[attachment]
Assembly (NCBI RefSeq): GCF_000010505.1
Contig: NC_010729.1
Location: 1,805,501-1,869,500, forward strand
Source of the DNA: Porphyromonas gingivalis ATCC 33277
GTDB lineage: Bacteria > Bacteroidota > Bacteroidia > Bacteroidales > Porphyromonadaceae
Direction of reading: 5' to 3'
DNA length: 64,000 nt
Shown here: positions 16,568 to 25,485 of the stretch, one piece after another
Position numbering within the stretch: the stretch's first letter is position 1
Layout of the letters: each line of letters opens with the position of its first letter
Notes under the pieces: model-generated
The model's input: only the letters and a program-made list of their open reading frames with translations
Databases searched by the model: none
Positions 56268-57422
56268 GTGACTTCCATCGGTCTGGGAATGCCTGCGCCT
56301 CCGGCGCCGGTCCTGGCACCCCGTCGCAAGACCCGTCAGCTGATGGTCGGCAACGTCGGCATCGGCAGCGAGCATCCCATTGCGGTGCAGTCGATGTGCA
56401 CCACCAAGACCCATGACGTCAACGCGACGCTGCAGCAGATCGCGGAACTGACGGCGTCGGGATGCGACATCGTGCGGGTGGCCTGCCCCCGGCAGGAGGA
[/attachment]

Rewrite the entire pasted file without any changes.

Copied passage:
Assembly (NCBI RefSeq): GCF_000010505.1
Contig: NC_010729.1
Location: 1,805,501-1,869,500, forward strand
Source of the DNA: Porphyromonas gingivalis ATCC 33277
GTDB lineage: Bacteria > Bacteroidota > Bacteroidia > Bacteroidales > Porphyromonadaceae
Direction of reading: 5' to 3'
DNA length: 64,000 nt
Shown here: positions 16,568 to 25,485 of the stretch, one piece after another
Position numbering within the stretch: the stretch's first letter is position 1
Layout of the letters: each line of letters opens with the position of its first letter
Notes under the pieces: model-generated
The model's input: only the letters and a program-made list of their open reading frames with translations
Databases searched by the model: none
Positions 56268-57422
56268 GTGACTTCCATCGGTCTGGGAATGCCTGCGCCT
56301 CCGGCGCCGGTCCTGGCACCCCGTCGCAAGACCCGTCAGCTGATGGTCGGCAACGTCGGCATCGGCAGCGAGCATCCCATTGCGGTGCAGTCGATGTGCA
56401 CCACCAAGACCCATGACGTCAACGCGACGCTGCAGCAGATCGCGGAACTGACGGCGTCGGGATGCGACATCGTGCGGGTGGCCTGCCCCCGGCAGGAGGA